Before attending the ESP – Sustainability Course, Tru-Marine had sustainability initiatives, such as installing solar panels on office premises to reduce their reliance on utility power.
However, Tru-Marine saw the opportunity to benefit from a more coherent ESG strategy, as they had yet to piece their sustainability efforts together. They were also unfamiliar with international sustainability reporting frameworks that could help them communicate their efforts to stakeholders.
Tru-Marine enhanced their knowledge in this area to refine their blueprint and gain greater clarity on how to approach decarbonisation, such as the importance of energy management, and how improving the efficiency of their turbochargers contributed to the broader decarbonisation efforts of clients.
Another key takeaway was approaching sustainable development holistically by including social factors such as employee wellbeing and diversity, and governance factors such as information security and anti-bribery policies.
To further their sustainability efforts, Tru-Marine established an ESG Council to champion sustainable policies and pursued continuous efforts to achieve resource efficiency and waste management. Their efforts helped them reduce their absolute emissions by about 16%, and emission intensities by nearly 60%, compared to 2021 levels.
“With knowledge of the ESG agenda, we are now better able to understand the rationale behind the urgent call to action, and what we must do both from personal and business perspectives,” said James Loke, CEO of Tru-Marine.
Their upcoming sustainability efforts include conducting an ESG road-mapping exercise to identify key transformation areas and opportunities and adopting relevant standards to drive sustainability. They also conducted a Life Cycle Assessment to measure carbon emission reductions through component lifecycle extension, complementing their current emissions-reduction systems.
Preparing the runway for sustainability: Transport Capital
Established in 2013, Transport Capital is an investment asset management, loan financing consultancy, and asset brokerage firm specialising in the maritime and aviation industries.
With a commitment to sustainability and decarbonisation, Transport Capital seeks to embed sustainability initiatives – including the UN’s Principles of Responsible Investment and SDGs – into their operations to generate sustainable value for all stakeholders.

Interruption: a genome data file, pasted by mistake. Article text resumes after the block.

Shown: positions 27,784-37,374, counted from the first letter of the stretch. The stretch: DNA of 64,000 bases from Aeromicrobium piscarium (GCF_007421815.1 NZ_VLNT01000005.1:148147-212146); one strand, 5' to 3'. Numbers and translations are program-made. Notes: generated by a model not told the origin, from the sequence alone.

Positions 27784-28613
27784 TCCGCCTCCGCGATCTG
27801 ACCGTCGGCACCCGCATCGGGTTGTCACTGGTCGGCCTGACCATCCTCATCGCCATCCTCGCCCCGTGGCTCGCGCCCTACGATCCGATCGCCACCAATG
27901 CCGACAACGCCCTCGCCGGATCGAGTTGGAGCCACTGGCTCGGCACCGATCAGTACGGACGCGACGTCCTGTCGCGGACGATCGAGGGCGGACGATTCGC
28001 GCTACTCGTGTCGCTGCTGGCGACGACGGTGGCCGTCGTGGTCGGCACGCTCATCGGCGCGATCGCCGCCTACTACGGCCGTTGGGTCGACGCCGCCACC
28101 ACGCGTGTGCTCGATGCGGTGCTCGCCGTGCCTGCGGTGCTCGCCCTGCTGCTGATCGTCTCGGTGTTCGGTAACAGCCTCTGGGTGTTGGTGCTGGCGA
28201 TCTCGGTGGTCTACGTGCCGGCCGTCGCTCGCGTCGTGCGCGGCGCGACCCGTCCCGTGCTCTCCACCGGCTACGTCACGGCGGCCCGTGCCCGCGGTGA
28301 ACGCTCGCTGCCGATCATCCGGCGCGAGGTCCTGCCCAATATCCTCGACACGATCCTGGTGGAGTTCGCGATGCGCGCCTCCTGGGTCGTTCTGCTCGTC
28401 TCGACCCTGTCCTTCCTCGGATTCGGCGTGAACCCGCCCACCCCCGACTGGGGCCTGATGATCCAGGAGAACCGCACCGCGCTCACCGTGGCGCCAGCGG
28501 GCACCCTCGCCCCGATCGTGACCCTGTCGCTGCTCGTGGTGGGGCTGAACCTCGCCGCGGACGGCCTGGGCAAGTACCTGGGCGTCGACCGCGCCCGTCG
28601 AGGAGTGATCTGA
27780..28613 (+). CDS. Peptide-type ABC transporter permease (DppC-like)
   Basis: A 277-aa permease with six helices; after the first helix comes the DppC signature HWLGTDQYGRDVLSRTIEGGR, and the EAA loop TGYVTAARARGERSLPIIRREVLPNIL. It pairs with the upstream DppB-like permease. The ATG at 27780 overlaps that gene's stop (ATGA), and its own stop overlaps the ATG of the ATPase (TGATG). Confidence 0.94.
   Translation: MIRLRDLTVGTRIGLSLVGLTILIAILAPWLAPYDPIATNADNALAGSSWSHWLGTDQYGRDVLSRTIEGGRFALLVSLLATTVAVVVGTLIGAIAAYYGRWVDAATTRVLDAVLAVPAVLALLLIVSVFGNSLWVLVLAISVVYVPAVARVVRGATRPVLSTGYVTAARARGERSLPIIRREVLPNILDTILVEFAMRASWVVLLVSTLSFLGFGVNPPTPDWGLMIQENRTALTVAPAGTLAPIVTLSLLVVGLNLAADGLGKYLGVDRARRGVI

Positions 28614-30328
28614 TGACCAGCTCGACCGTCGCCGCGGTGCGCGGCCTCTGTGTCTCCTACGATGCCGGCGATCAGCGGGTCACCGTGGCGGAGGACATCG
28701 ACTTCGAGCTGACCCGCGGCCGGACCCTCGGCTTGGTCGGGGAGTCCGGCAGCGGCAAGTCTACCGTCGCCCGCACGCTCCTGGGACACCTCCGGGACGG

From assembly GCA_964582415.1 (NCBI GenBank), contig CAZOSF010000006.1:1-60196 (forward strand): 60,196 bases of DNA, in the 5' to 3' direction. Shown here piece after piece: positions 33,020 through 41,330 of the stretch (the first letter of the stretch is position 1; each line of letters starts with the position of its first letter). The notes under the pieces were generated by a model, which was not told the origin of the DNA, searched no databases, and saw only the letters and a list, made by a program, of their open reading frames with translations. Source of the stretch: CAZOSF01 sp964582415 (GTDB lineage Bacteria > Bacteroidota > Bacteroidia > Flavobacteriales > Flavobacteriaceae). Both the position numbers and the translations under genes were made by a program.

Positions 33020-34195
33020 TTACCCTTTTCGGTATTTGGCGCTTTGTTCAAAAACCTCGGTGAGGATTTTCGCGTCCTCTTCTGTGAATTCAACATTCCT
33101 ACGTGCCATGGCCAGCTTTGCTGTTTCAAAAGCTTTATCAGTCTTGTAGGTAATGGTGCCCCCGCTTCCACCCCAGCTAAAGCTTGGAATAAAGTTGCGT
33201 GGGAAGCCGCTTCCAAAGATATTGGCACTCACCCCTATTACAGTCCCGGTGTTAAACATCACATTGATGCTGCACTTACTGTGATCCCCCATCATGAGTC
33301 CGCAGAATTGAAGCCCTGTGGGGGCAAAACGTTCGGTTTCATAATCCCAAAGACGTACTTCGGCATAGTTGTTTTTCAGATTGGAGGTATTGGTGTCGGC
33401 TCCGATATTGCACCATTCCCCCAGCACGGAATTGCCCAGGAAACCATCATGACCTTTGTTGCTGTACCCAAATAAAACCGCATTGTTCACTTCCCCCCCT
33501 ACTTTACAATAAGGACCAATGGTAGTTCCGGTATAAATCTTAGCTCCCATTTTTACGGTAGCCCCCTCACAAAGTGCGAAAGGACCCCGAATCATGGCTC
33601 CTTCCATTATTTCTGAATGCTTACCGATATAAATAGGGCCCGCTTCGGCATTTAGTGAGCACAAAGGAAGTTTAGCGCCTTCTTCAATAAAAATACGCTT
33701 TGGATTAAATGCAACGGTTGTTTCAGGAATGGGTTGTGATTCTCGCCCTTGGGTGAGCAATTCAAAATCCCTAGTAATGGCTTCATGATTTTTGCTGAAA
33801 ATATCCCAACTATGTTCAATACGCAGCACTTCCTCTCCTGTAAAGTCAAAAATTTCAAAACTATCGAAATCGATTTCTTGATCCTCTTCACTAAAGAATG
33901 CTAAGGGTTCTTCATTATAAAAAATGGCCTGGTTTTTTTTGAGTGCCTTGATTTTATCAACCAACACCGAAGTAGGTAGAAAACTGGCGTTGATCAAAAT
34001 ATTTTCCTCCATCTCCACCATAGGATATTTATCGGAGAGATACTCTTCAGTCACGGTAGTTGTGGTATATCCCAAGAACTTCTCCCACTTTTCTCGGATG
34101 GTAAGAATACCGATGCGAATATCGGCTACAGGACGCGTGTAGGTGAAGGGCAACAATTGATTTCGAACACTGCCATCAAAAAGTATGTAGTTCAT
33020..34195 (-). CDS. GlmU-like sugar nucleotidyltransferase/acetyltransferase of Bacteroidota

While Transport Capital had the first steps of its sustainability journey carved out with the help of external ESG consultants, they discovered that they had yet to grasp the plans confidently. Hence, they sought to bridge their knowledge gaps and understand the foundations of ESG concepts, to build a deeper understanding of their goals and plans.
“The content in the course closely aligned with our sustainability objectives, and our learnings helped to significantly propel us towards achieving them,” added Wani Azahar, Communications and Marketing Manager of Transport Capital.
Since reviewing its strategy, Transport Capital has made improvements to its ESG policies and institutionalised new ones.
Some include launching their Human Resources Information System and strengthening internal communications, as part of their employee engagement strategy that addresses the social aspect of ESG.
To cascade the know-how and skills of ESG throughout the company, Transport Capital educated their staff on sustainability trends and ran internal eco-campaigns. One such campaign was the Eco Ambassador Campaign – where they rewarded staff for their recycling efforts.
These efforts have culminated in increased staff engagement and acceptance towards sustainability, along with other metrics that indicate the success of their ongoing efforts, such as the elimination of single-use plastic bottles in the company.
Transport Capital will be gearing towards clinching the title of Employer of Choice and preparing for its third sustainability report. They will also be exploring a more in-depth climate-related risk assessment for the business.
This article is contributed by Enterprise Singapore.